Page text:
At about 6:00 p.m., I wandered from my office into the living room to find my littlest one completely lost to us here in the land of the wide awake, snuggled up on the couch with his plush puppy. I have no idea how long he was snoozing there, but he missed dinner and I didn't have the heart to wake him while the rest of us sat around the table eating take-out BBQ and staring at him while he slumbered.
At 7:00 p.m., Lucy Rocket was delivered back into our arms from the kennel. While Michael and I sleepwalked Benjamin into his pajamas and into bed, Nathan took the opportunity to lay on the couch and snuggle with our real life puppy. Then we lost him to dreamland as well.

This morning they arose quite early (as did I, but they still beat me). I'd booked doctor appointments for both of them today, as Nathan was complaining of ear pain (which he always does when we fly), and Benjamin was having a nasty cough which sounded like something that should come from a lifelong smoker and not a healthy nine year old boy.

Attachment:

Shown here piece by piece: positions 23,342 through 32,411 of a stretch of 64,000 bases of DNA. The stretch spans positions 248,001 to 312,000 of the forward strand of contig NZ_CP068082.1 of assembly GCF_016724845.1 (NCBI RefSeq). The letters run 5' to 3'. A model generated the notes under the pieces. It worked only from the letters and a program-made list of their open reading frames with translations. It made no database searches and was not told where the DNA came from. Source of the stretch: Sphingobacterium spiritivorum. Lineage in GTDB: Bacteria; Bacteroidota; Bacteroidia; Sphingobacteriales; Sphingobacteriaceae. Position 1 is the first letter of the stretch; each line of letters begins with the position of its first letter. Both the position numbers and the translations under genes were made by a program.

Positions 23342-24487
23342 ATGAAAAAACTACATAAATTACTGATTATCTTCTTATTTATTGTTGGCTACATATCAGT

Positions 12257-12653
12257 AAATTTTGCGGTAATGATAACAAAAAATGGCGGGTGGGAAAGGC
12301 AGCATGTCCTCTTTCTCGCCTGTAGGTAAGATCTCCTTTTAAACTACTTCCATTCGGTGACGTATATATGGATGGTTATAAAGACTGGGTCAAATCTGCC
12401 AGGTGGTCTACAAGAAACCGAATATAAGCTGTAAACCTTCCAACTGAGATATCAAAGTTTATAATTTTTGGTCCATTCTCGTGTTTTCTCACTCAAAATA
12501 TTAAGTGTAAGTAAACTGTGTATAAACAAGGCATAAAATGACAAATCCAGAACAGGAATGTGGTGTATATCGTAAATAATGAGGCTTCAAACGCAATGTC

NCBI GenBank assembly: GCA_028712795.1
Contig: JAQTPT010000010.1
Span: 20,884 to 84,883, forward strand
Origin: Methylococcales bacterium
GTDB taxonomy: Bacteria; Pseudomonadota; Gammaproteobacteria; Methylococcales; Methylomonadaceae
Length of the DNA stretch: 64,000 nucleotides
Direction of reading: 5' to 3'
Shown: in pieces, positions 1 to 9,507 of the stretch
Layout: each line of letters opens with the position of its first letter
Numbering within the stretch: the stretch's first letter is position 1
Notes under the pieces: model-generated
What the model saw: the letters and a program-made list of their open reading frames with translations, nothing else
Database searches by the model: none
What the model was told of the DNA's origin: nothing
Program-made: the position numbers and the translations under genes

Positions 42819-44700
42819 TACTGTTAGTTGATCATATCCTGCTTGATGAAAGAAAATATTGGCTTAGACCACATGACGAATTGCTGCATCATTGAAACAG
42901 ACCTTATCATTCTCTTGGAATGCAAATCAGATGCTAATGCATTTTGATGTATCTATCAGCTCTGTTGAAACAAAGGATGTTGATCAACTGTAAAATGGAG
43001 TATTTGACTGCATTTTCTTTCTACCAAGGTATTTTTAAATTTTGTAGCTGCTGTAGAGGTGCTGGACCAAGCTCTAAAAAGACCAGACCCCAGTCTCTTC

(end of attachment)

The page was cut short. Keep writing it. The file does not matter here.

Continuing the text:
Off we went, with my expectations that Nat would be told he was perfectly healthy and Ben being prescribed some cough syrup. Expectations rarely line up with reality though, do they?
Nathan actually has a raging double ear infection, with one ear filled with blood. Benjamin, my child with the congenital heart defect and kidney issues, actually has pneumonia. I'm positive my reaction was to gulp a few times in shock, because for the last two weeks in America, my loved ones have asked after Ben's health more than anything else. And with a wide smile and full gratitude, I've been able to report our boy has been incredibly healthy for our entire time living abroad, unlike the rest of us for whom simple infections are quickly cleared up with rest, fluids, and perhaps some antibiotics.